MONTGOMERY, Ala. (AP) - Alabama's newest Congressmen - Democrats Bobby Bright and Parker Griffith - were among 54 House members to take the oath of office today as the 111th Congress convened for a new session Tuesday.
Bright, a former mayor of Montgomery and Griffith, a former state senator from Huntsville, were among 54 House member to start their new lives on Capitol Hill.
Nine new senators were also sworn into office.
Besides the struggling economy, lawmakers also will face considerable work in reviewing President-elect Barack Obama's Cabinet nominees.
SEVERAL NOT SWORN IN
The United States Senate today refused to swear in Roland Burris as he tried to claim Barack Obama's former seat from Illinois.
The Senate also refused to seat a new Senator from Minnesota until lawsuits over Al Franken's victory there are resolved.
It's a rough start to a session that Barack Obama wanted to focus on the economy.
A mob scene erupted outside the Senate as Burris arrived.
It's not what Democrats wanted to celebrate their new bigger majority, but day one of the new Senate was all about controversy.
Burris is claiming the spot vacated by President-elect Obama.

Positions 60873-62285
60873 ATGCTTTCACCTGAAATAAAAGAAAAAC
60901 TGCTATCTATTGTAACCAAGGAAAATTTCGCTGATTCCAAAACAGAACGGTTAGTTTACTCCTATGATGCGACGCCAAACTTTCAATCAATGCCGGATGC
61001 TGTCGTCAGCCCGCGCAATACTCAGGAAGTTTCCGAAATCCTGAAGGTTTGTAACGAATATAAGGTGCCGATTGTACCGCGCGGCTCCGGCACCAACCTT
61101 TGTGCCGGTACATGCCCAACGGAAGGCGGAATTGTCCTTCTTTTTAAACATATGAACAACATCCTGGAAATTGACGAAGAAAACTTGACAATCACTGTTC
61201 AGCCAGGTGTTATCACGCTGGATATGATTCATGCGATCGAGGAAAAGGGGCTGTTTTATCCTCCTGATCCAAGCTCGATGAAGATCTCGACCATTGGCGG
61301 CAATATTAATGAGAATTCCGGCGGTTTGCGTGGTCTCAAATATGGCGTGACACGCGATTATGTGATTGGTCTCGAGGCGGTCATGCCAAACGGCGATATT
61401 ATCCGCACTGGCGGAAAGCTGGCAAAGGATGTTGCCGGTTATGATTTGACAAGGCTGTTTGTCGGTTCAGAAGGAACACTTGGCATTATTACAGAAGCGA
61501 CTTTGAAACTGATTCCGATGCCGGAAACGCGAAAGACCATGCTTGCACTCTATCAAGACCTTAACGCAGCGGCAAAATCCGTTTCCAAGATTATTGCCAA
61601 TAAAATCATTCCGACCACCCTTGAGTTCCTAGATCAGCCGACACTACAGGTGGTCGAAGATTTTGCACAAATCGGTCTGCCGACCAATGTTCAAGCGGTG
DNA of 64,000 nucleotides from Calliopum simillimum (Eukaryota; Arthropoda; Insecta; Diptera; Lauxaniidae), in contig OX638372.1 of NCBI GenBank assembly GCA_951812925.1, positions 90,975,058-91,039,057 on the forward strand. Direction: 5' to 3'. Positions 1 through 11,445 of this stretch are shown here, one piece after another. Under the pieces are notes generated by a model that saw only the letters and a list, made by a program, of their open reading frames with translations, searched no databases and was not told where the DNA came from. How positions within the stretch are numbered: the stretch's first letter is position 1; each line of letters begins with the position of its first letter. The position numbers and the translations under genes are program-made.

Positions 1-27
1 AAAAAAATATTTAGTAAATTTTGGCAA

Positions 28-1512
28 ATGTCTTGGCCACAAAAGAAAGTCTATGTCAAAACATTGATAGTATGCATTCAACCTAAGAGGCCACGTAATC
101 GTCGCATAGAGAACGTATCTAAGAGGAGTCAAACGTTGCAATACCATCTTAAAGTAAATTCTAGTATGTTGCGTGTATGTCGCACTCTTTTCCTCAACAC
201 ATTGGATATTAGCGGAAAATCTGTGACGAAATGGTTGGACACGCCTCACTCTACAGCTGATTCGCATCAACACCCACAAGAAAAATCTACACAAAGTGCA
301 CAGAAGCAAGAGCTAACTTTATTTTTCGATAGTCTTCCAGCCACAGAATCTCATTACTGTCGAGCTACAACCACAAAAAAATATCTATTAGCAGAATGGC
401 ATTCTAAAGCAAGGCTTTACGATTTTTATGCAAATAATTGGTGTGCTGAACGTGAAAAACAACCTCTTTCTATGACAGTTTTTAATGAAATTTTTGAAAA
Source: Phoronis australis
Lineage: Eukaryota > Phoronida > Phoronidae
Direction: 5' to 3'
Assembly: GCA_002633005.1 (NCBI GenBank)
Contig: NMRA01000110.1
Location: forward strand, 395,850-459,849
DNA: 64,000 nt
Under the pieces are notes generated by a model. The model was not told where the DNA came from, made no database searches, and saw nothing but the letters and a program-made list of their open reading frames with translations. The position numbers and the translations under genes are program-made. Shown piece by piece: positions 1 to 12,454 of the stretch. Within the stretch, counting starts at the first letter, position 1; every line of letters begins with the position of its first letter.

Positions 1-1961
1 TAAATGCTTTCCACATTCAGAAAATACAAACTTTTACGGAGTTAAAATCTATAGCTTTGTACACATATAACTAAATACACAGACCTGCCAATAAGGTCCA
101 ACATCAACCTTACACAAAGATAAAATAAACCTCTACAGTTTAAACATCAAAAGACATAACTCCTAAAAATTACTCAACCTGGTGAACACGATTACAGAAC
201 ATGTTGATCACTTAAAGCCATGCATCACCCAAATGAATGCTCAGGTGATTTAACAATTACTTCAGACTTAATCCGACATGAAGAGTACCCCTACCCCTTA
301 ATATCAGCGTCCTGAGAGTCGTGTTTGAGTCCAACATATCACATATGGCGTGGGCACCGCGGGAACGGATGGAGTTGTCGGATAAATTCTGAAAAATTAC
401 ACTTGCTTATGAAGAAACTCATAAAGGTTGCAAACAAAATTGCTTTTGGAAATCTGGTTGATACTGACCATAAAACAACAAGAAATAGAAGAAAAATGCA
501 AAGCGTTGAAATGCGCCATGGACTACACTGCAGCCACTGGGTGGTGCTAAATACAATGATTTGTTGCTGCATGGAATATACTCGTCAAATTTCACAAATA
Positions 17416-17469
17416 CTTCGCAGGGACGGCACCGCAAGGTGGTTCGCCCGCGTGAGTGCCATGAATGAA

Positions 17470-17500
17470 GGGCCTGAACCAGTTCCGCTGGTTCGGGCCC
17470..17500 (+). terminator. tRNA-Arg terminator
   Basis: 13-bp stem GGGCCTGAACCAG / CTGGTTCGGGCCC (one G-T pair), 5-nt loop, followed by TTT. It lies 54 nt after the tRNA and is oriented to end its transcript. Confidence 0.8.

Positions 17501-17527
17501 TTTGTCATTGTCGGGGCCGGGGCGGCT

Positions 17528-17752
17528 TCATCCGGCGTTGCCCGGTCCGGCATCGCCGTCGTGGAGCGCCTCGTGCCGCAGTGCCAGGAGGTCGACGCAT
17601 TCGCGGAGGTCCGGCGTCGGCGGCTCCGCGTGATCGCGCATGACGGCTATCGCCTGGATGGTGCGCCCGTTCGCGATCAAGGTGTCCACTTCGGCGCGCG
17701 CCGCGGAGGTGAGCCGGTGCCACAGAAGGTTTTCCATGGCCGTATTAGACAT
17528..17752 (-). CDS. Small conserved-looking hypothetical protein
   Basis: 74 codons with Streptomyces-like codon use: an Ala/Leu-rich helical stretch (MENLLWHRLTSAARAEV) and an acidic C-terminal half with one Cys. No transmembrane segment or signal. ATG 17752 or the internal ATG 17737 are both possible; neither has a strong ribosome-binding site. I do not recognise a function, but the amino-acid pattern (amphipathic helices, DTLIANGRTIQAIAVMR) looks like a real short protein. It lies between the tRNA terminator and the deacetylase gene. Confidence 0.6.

"I was advised that my credentials are not in order and I will not be seated on the floor," he told reporters after being turned away.
Burris was appointed by Illinois Governor Ron Blagojevich, who allegedly offered the seat for sale.
The allegations didn't involve Burris, but Democratic leaders will use a technicality to avoid swearing in any Blagojevich appointee.
The other controversy is Minnesota.
Democrat Al Franken won a recount there by 225 votes, defeating incumbent Norm Coleman.
Republicans note that contest isn't certified.
President-elect Obama wants the Senate to work on his stimulus plan, a $300 billion tax cut
and a half trillion in new spending.
Reaction from Republicans has been mixed.
"I'm a little concerned myself about the overall size of package," said House Minority Leader John Boehner.
Meanwhile, Democrats are concerned about Leon Panetta, Obama's pick to run the Central Intelligence Agency.
Panetta was Bill Clinton's Chief of Staff, but hasn't worked in intelligence.
The questions about his CIA pick and the fight over the two Senate seats are unwanted distractions for both Obama and the Senate as the new session starts.